Social media is a scary place for a lot of people. Or it can be a comforting place — maybe too comforting.
On the one hand, what you say will be seen by hundreds, thousands, or maybe even millions of people. And it’s out there forever. You might be able to delete it, but that doesn’t mean it’s gone. A good rule of thumb is that everything you put out on the internet will exist there for all of eternity, whether you realize it or not.
But on the other hand, it is a place to gather with friends, co-workers, and people who you may not know but share a common passion with. It’s a community represented by avatars, where everyone can be exactly who they are, and damn the consequences. You have opinions, after all, and they need to be heard.
There are pros and cons to both approaches. Do you be professional or do you be personable? Do you spend all day promoting yourself, or do you sit around and tweet about how flipping adorable your cat is?
The answer is both. As with anything else, you need balance. You need to be professional because, yes, everything on the internet stays on the internet. But you also don’t want to assault your family, friends, and fans with links about your next book every day, all day.
You need to have spunk because people fall in love with the person, not the product. They want to get to know YOU, not become familiar with your Amazon links. They want those pictures of your cat, but maybe not every day, all day.
See the pattern yet?
I represent a lot of facets of myself. On the one hand, I’m a blogger. On the other, I’m a huge nerd. I’m a writer, but I’m also a reader. I’m a journalist and an editor, but I’m also just a person. So I need balance to show off each one of those aspects of myself without overwhelming people with one or the other.
I’m not saying I do it right all the time (God knows I talk about Teen Wolf more than any single person should), but I do have some general guidelines:
1. Don’t say anything you’d be embarrassed to say to your parents (or your grandparents or your children, etc.). One day they’ll find it, and that’ll be awkward. This is just a general rule of thumb for life anyway. Don’t be rude and obnoxious. You wouldn’t act that way in front of your grandmother, so don’t act that way when she’s not around.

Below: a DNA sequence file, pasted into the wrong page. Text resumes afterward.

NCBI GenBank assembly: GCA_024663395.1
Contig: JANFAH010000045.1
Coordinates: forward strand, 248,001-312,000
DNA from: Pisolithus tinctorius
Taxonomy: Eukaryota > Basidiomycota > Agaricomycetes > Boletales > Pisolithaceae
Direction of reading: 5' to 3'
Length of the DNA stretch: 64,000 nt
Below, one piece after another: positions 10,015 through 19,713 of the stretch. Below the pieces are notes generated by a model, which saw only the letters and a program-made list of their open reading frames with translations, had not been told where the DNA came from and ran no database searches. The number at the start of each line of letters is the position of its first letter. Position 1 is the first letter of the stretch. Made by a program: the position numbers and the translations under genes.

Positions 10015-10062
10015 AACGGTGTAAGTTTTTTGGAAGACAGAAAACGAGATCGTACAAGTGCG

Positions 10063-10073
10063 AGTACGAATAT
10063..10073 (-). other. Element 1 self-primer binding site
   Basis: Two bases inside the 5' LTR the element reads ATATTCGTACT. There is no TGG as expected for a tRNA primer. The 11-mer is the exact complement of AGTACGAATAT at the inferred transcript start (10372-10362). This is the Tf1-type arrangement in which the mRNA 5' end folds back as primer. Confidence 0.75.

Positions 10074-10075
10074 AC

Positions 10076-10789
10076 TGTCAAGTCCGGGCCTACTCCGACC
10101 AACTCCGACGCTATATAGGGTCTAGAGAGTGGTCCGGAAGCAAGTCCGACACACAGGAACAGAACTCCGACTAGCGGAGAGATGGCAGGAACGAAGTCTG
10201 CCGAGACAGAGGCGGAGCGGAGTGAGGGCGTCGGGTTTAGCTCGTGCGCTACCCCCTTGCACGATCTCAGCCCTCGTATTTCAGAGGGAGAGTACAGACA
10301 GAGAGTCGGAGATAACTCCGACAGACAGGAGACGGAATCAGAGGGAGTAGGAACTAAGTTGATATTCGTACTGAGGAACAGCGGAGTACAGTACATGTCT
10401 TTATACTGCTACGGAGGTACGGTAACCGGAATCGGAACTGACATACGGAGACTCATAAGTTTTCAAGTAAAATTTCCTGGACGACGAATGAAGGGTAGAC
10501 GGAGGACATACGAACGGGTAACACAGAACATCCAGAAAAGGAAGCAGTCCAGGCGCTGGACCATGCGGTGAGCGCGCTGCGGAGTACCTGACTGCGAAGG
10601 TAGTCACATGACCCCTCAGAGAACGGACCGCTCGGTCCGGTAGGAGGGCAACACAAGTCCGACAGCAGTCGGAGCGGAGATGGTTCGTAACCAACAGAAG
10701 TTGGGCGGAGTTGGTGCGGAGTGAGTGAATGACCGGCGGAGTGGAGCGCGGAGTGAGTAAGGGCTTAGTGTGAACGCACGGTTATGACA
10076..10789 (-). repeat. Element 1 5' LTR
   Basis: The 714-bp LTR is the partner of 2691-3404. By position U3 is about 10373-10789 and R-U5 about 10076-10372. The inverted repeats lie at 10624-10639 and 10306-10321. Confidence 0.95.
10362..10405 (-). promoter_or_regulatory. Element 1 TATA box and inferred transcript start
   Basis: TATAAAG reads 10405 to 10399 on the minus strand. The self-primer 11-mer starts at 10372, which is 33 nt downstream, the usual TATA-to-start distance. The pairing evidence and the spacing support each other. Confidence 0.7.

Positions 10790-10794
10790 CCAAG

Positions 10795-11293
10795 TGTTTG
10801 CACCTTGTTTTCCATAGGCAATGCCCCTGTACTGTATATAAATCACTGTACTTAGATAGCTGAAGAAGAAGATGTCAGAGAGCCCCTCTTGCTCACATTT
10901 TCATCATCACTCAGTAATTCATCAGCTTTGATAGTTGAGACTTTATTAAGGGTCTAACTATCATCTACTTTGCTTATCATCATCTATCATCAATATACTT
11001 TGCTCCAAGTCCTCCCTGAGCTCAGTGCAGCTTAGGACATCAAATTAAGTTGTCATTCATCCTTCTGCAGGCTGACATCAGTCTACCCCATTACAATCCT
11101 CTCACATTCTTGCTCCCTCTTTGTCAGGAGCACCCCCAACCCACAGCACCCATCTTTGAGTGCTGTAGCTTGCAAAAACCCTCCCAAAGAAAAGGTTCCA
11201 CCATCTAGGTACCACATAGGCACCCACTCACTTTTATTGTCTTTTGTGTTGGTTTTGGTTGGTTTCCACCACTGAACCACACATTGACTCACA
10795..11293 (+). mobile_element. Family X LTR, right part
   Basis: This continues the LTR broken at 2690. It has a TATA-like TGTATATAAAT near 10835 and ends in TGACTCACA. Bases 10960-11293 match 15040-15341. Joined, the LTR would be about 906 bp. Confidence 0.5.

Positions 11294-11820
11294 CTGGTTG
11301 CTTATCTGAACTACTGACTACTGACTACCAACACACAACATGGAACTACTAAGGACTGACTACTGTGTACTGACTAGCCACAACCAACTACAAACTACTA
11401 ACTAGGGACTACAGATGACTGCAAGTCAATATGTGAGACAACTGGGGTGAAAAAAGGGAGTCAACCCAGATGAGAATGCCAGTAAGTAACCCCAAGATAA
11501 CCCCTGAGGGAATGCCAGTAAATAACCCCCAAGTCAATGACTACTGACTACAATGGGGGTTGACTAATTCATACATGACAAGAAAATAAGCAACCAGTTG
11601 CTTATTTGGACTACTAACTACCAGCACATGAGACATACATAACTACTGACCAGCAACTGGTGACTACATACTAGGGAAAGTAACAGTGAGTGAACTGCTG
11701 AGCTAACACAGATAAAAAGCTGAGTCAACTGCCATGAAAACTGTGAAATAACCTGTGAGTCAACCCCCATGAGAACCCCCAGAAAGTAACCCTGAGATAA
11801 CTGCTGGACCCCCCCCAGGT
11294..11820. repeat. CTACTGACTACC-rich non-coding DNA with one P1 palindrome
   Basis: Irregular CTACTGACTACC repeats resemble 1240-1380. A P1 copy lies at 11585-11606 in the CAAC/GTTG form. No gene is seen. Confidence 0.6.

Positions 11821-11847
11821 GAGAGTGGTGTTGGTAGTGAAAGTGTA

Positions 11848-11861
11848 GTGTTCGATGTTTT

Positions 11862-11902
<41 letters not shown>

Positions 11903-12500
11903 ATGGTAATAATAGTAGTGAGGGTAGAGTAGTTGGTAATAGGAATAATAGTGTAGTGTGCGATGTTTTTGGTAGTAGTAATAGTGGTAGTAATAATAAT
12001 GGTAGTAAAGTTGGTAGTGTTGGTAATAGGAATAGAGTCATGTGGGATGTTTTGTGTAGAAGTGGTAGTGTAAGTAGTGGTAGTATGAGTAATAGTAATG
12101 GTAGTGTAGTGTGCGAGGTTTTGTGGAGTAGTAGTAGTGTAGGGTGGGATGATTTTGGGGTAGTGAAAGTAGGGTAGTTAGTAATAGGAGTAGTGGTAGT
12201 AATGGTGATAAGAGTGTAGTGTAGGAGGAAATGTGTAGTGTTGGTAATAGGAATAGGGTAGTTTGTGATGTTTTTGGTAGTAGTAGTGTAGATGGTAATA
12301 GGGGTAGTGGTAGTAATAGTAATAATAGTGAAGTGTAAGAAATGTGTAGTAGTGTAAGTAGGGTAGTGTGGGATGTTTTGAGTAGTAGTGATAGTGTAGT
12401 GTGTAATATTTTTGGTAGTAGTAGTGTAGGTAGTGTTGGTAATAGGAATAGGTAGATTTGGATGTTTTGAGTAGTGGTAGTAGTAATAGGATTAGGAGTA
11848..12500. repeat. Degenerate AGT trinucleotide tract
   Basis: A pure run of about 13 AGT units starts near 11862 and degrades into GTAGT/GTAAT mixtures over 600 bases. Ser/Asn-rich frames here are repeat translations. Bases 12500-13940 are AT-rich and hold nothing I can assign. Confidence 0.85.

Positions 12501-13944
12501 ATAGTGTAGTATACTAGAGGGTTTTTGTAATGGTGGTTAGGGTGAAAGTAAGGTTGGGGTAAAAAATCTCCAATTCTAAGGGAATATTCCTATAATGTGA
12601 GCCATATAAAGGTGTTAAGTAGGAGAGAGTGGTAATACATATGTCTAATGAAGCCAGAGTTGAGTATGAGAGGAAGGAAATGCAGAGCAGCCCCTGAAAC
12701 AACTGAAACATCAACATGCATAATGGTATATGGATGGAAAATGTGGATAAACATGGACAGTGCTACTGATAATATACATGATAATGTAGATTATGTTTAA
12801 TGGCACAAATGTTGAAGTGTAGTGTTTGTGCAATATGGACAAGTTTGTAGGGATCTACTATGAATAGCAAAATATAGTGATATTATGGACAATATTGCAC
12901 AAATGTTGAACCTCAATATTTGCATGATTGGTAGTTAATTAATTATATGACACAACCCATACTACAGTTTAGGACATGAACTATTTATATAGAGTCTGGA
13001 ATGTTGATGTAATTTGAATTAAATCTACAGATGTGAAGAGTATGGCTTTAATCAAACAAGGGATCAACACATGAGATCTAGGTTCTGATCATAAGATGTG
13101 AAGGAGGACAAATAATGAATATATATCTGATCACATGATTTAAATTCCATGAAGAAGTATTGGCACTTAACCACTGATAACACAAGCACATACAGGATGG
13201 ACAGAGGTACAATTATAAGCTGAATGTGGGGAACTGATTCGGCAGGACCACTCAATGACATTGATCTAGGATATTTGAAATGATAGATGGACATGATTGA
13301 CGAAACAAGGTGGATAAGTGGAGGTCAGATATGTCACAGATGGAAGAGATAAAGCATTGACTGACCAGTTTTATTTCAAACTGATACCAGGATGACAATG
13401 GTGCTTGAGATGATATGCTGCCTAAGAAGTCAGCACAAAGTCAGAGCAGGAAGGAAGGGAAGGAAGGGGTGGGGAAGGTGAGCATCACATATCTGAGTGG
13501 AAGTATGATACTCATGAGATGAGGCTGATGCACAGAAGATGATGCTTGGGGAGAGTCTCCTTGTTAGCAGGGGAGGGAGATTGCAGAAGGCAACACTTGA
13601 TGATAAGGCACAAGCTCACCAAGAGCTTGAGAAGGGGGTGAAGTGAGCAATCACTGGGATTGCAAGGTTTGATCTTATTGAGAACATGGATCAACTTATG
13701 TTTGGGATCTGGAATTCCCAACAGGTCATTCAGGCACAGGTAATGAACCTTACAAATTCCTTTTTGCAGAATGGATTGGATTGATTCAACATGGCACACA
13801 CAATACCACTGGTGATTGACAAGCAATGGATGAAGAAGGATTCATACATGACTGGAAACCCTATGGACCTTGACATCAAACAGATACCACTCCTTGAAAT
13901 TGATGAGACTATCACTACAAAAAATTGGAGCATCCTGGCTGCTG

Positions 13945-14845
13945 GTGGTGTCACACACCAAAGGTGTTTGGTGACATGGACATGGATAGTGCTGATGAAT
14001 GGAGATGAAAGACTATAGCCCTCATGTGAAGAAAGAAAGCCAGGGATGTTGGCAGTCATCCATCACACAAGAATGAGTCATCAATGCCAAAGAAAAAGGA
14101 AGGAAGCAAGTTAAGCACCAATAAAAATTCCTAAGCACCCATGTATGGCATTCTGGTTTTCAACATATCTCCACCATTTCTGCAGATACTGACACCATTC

2. Keep the links to a minimum. Sharing is caring, but don’t spam. People will eventually learn to ignore you, and that’s counterproductive.
3. Talk about your day. People actually want to know, believe it or not. They’re on social media to — get this — be sociable. If you talk about how you spent three hours chasing a chipmunk out of your house and back into the wild, someone will come along and share a similar story. Or at the very least laugh at your misery.
4. Interact with your peeps. Ask questions and you’ll get answers. Ask for tips and you’ll get suggestions. People are friendly (for the most part) and, like I said in the previous point, they’re there to talk to those who have interests similar to their own.
5. Have a filter. Sometimes I really want to rail on something I’m mad about. But is Twitter really the place for that? Is Facebook? Sometimes it is. Sometimes you just need it off of your chest. But other times no one cares. They don’t want to be dragged down by your daily reminders of how depressing your life is. (Harsh, but true.) Social media is a tool to use to your advantage. Whether you’re a writer or you’re just on there for fun, save the private conversations for private. You’ll thank me later.
6. Have fun. Be professional, but have a personality. Don’t think of social media like a chore and it won’t become one. But don’t let it run your life either. It’s addictive, and it will take over if you allow it. Set yourself limits if you have to, but remember that people want to get to know the real you. So loosen up and enjoy.